Legal update - Happy Holidays (Act)
11 December 2014
Do you pay holiday pay on payments of redundancy compensation and notice in lieu? Most employers would say 'no' to the first question, and opinions are divided on the second. An Employment Court judgment earlier this year has triggered the debate, and we lend our views to that.
Howell v MSG Investments Limited
In the Howell case, the Court found that MSG had to pay holiday pay of $256,000 on a (very large) incentive payment paid to Mr Howell more than a year after the parties' employment relationship had ended. It said the incentive payment formed part of his 'gross earnings' for the relevant period.
The parties' employment agreement provided that Mr Howell was entitled to an incentive payment if he was employed on a specified target date, or if his employment was terminated earlier by MSG unjustifiably or for redundancy.
Mr Howell's employment was term inated for redundancy in February 2012, well in advance of the target date. The incentive payment itself was not paid until January 2013. Mr Howell later claimed that he was entitled to holiday pay on the payment.
The Court agreed with Mr Howell. It reasoned:
The Holidays Act aims to ensure that an employee's holiday pay appropriately reflects all income earned over a 12-month period, and that the employee is appropriately reimbursed on termination for untaken leave.
Mr Howell would have received holiday pay on the payment had he been employed until the target date. It would be incongruous for him not to receive holiday pay simply because it could not be calculated and would not be paid until after his employment ended.
The Holidays Act focuses on payments the employer is required to pay under the employment agreement, rather than payments received during employment.
The difficulty with this decision is that it was Mr Howell's redundancy that triggered his entitlement to the incentive payment. Some commentators are saying thatpayments of redundancy compensation should be treated in the same way and be subject to holiday pay - although we don’t take that view.
Holiday pay payable on entitlements that arise during employment
The relevant provision in the Holidays Act (gross earnings) requires holiday pay to be paid on all payments the employer is required to pay under the employment agreement "for the period during which the earnings are being assessed."
In other words, it applies to entitlements that arise during employment, not after the employment relationship has ended. This is consistent with the principle that holidays are an entitlement that an employee earns while working.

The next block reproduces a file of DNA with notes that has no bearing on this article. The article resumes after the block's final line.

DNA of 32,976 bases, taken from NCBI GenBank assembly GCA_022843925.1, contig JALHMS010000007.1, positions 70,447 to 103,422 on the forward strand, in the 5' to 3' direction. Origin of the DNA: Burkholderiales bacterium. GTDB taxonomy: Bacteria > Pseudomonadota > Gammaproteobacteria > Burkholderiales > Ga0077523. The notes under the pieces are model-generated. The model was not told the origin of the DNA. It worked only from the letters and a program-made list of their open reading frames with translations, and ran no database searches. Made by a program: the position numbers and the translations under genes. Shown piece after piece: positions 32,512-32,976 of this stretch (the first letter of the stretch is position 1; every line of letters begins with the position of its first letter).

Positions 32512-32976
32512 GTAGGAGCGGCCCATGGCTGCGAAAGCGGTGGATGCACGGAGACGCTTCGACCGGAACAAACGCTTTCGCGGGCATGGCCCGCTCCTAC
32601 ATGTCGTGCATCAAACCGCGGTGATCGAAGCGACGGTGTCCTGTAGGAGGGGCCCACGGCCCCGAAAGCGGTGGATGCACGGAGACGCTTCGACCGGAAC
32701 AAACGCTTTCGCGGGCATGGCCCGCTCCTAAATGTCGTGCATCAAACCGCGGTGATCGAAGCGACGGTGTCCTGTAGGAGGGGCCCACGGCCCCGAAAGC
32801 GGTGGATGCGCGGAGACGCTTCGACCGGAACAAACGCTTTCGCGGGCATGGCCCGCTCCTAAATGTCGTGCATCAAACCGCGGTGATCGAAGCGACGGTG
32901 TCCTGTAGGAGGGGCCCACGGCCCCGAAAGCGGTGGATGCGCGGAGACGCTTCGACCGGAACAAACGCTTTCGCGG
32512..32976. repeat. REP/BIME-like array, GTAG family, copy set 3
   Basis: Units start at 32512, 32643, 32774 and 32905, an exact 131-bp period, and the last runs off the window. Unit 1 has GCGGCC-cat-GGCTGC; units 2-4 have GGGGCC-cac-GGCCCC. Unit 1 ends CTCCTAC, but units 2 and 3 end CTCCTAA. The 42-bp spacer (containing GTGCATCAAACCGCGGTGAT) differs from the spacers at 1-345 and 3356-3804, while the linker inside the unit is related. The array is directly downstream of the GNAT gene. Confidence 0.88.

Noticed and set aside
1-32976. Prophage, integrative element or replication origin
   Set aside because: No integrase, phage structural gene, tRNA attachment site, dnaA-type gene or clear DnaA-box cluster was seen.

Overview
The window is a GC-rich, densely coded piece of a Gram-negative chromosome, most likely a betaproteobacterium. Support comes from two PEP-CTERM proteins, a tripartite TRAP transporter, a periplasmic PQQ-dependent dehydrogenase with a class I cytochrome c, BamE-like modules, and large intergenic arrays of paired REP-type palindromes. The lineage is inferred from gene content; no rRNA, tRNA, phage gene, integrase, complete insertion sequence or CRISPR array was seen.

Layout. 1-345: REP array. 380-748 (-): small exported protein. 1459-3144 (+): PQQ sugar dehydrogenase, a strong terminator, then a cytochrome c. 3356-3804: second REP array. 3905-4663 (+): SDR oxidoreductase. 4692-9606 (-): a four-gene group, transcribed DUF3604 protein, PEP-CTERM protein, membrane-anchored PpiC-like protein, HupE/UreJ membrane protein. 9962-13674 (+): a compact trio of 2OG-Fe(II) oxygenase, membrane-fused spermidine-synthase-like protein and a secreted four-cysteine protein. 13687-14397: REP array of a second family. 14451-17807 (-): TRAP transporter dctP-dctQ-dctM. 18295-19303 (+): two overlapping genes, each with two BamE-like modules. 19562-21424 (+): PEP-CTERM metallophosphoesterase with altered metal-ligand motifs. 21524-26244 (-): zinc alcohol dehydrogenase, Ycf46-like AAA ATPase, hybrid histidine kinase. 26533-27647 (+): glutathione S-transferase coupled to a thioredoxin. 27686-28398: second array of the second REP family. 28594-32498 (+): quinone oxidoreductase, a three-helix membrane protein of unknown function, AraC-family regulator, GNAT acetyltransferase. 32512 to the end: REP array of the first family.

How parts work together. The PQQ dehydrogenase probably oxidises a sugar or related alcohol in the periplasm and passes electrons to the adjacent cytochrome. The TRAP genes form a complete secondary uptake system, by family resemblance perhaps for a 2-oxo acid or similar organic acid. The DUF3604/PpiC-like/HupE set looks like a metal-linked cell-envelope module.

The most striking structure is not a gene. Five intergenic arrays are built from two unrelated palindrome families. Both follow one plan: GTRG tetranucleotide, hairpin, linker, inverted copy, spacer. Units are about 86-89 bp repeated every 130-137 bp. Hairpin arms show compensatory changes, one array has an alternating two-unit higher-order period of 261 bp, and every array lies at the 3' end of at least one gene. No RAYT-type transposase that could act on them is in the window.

Applying the law
We agree with Howell that holiday pay is payable on payments made after the employment relationship has ended, including payments where the amount is not able to be calculated until after the employment relationship has ended. In this event, however, holiday pay should be payable only when the employee has become entitled to the payment during his or her employment.
For payments such as redundancy compensation and notice in lieu, the employee does not typically become entitled to payment until the employment relationship has ended, in which case holiday pay is not payable on these payments in our view.
This is a widely accepted view in the case of redundancy compensation. There isn't however the same consensus around notice in lieu, and employers should be aware that there is conflicting case law.
How does this view sit with the decision in Howell?
We disagree with the Howell case, but employers don’t have to take a controversial position.
Payments such as redundancy compensation and notice in lieu are different to the incentive payment Mr Howell received. In a very real sense, Mr Howell 'earned' his incentive payment during his employment. By comparison, redundancy compensation and notice in lieu payments do not relate to the work done by employees, and the ending of the relationship is the key event that gives rise to the entitlement.
We'd of course be happy to assist if you are beset with a difficult holiday pay (or other) issue before the end of the year. And thanks as ever for your support throughout the year. Have a great Christmas and break, we look forward to working with you again in the New Year.